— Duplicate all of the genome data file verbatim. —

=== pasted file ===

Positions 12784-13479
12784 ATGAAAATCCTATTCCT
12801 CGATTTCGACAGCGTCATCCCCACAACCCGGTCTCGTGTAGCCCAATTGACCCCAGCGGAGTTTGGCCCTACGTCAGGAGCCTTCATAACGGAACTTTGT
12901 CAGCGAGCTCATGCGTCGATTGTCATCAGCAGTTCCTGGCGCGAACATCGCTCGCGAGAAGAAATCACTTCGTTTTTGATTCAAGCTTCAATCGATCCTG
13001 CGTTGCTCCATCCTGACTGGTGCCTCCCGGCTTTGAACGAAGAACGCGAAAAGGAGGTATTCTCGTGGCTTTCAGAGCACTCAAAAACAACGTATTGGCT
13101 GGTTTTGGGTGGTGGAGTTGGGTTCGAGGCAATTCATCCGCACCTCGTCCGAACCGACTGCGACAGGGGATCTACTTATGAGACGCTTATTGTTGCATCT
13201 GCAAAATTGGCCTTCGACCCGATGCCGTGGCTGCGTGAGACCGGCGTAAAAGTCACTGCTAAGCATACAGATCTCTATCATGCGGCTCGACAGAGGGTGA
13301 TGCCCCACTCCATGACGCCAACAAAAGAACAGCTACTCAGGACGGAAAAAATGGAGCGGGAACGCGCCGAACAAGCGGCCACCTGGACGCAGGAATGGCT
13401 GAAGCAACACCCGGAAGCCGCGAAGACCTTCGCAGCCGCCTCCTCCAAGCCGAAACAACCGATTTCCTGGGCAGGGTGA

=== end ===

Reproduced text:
Positions 12784-13479
12784 ATGAAAATCCTATTCCT
12801 CGATTTCGACAGCGTCATCCCCACAACCCGGTCTCGTGTAGCCCAATTGACCCCAGCGGAGTTTGGCCCTACGTCAGGAGCCTTCATAACGGAACTTTGT
12901 CAGCGAGCTCATGCGTCGATTGTCATCAGCAGTTCCTGGCGCGAACATCGCTCGCGAGAAGAAATCACTTCGTTTTTGATTCAAGCTTCAATCGATCCTG
13001 CGTTGCTCCATCCTGACTGGTGCCTCCCGGCTTTGAACGAAGAACGCGAAAAGGAGGTATTCTCGTGGCTTTCAGAGCACTCAAAAACAACGTATTGGCT
13101 GGTTTTGGGTGGTGGAGTTGGGTTCGAGGCAATTCATCCGCACCTCGTCCGAACCGACTGCGACAGGGGATCTACTTATGAGACGCTTATTGTTGCATCT
13201 GCAAAATTGGCCTTCGACCCGATGCCGTGGCTGCGTGAGACCGGCGTAAAAGTCACTGCTAAGCATACAGATCTCTATCATGCGGCTCGACAGAGGGTGA
13301 TGCCCCACTCCATGACGCCAACAAAAGAACAGCTACTCAGGACGGAAAAAATGGAGCGGGAACGCGCCGAACAAGCGGCCACCTGGACGCAGGAATGGCT
13401 GAAGCAACACCCGGAAGCCGCGAAGACCTTCGCAGCCGCCTCCTCCAAGCCGAAACAACCGATTTCCTGGGCAGGGTGA